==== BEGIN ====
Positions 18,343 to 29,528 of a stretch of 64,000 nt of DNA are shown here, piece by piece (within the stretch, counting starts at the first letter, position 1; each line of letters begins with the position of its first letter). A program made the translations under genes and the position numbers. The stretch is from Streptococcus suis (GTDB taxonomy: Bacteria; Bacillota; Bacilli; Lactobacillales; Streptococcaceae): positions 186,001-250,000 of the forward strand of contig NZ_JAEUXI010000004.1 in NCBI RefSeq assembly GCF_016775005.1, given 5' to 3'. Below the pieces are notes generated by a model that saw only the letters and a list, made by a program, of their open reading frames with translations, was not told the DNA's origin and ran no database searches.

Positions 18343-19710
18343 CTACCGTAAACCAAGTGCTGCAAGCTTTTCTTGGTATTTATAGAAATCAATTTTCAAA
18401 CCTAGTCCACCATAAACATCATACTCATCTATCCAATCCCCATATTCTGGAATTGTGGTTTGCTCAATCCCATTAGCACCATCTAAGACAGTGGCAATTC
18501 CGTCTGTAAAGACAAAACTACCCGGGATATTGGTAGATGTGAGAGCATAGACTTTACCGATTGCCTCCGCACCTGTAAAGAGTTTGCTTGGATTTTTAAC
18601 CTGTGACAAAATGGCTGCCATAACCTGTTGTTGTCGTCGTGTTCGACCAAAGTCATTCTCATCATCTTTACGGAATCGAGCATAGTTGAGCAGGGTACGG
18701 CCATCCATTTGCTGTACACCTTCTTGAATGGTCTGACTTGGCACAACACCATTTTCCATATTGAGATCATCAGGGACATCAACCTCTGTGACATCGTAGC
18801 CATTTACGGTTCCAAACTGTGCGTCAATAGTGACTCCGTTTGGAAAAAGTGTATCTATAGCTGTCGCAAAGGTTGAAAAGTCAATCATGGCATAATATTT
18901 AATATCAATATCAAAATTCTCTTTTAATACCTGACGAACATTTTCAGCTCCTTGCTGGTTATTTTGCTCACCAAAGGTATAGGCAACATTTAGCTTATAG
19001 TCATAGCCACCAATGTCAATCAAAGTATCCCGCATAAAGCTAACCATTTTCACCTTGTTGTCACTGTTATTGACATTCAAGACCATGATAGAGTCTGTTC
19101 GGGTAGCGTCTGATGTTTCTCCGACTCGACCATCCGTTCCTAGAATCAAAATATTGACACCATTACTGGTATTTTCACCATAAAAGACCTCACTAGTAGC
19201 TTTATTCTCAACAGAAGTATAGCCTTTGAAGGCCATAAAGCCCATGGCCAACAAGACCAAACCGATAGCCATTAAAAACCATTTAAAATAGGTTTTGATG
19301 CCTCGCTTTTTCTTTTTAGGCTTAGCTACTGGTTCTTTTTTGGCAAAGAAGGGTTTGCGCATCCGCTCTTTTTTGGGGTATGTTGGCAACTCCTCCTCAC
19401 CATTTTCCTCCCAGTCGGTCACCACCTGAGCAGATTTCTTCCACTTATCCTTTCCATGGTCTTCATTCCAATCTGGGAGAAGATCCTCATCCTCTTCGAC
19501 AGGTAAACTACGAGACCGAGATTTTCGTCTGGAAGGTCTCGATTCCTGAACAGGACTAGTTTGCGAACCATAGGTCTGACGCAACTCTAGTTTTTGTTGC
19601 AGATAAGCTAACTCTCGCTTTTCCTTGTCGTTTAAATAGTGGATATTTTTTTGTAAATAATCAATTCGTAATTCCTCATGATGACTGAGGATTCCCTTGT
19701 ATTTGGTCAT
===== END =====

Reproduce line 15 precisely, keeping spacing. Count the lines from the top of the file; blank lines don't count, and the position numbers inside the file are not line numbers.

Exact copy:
19501 AGGTAAACTACGAGACCGAGATTTTCGTCTGGAAGGTCTCGATTCCTGAACAGGACTAGTTTGCGAACCATAGGTCTGACGCAACTCTAGTTTTTGTTGC